Quilts and Human Rights

Quilts and Human Rights

Marsha MacDowell, Mary Worrall, Lynne Swanson, and Beth Donaldson
Foreword by Desmond Tutu

232 pages
105 color photographs

Paperback

August 2016

978-0-8032-4985-1

$39.95 Add to Cart

About the Book

Quilts and Human Rights offers a new understanding of the history of global human rights as seen through textiles of awareness and activism. Of all the textile forms linked to human rights activities, one form—the quilt—has proved an especially potent and popular form for individuals, working alone or as part of organized groups, to subversively or overtly act for human rights. Through a description of this activity over time and space, Quilts and Human Rights advances awareness of critical human rights issues: suffrage, race relations, civil wars, natural disasters, HIV/AIDs, and ethnic, sexual, and gender discrimination. Quilts and Human Rights pays tribute to the individuals who have used needle skills to prick the conscience and encourage action against human rights violations.  
 

Author Bio

Marsha MacDowell is the curator of folk arts and a professor of art and art history; Mary Worrall is the curator of cultural heritage and an education co-manager; Lynne Swanson is an assistant curator of folk arts and cultural collections manager; and Beth Donaldson is the collections assistant for quilts and a digital cultural resources manager; all are located at Michigan State University Museum. These authors have worked together on many quilt-related exhibitions, research, educational programs, and collection activities. MacDowell, Worrall, and Donaldson lead the Quilt Index (www.quiltindex.org), an international digital repository of thousands of images and stories about quilts and their makers. Desmond Tutu, winner of the 1984 Nobel Peace Prize, is a South African social rights activist and retired Anglican bishop.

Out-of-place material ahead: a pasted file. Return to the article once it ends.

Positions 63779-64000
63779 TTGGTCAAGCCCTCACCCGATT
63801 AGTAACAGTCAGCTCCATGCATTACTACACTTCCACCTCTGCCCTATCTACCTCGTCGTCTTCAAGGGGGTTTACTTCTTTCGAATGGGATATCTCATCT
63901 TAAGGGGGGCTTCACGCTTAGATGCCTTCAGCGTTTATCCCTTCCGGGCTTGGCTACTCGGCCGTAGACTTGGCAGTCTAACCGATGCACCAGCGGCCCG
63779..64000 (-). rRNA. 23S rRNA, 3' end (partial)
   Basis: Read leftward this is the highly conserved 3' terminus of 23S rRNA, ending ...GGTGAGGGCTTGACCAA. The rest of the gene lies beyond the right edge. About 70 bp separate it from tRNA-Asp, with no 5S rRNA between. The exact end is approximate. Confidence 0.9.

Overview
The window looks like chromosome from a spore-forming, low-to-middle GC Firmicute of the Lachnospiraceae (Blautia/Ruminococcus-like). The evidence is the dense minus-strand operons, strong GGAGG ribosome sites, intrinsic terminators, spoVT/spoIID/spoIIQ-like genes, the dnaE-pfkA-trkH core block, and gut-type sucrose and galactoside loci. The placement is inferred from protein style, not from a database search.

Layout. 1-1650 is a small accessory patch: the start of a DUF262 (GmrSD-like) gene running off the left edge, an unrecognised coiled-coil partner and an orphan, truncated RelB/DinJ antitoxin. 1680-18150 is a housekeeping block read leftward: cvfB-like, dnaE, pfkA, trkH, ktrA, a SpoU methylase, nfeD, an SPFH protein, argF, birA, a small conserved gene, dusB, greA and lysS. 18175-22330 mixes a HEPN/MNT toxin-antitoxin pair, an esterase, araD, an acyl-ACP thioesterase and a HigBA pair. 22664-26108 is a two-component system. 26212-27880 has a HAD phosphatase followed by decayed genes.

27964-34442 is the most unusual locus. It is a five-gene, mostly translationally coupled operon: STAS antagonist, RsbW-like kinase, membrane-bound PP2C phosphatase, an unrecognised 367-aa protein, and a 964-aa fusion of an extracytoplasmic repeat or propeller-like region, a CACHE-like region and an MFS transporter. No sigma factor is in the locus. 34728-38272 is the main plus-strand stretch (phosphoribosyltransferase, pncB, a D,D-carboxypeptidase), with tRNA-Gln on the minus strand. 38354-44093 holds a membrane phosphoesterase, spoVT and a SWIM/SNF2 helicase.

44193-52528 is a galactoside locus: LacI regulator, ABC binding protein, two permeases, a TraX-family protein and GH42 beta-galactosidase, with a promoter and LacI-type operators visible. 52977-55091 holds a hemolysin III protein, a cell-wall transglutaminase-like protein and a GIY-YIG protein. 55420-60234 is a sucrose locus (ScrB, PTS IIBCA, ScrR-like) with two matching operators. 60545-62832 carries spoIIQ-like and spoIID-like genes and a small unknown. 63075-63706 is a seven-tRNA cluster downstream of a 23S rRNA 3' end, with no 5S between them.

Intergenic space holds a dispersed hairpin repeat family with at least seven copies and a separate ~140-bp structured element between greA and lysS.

Praise

"Highly recommended for all audiences, Quilts and Human Rights would illuminate any library."—Kathy Edwards, ARLIS/NA Reviews

"A remarkable addition to quilt studies."—Shane Rasmussen, Journal of Folklore Research

“This well-researched and important book sheds new light on the work of thousands of quilt artists who have used needle, thread, and cloth for advocacy, education, and reflection on human rights.”—Rev. Canon Mpho Tutu, executive director of the Desmond and Leah Tutu Foundation
 

“Beautifully written, with a venerable combination of straightforward expression and intellectual sophistication, Quilts and Human Rights successfully bridges the fields of women’s studies and visual arts with a brilliant survey of national and international human rights quilts.”—Carolyn L. Mazloomi, founder and director of the Women of Color Quilters Network 
 

Quilts and Human Rights tells superbly scaffolded stories about the powerful intersection of threats and threads.”—Patricia A. Turner, author of Crafted Lives: Stories and Studies of African American Quilters 

Table of Contents

List of Illustrations
Foreword by Archbishop Desmond Tutu
Preface
Acknowledgments
A Quilted Conscience
A Gallery of Quilts
Notes
Bibliography
Index

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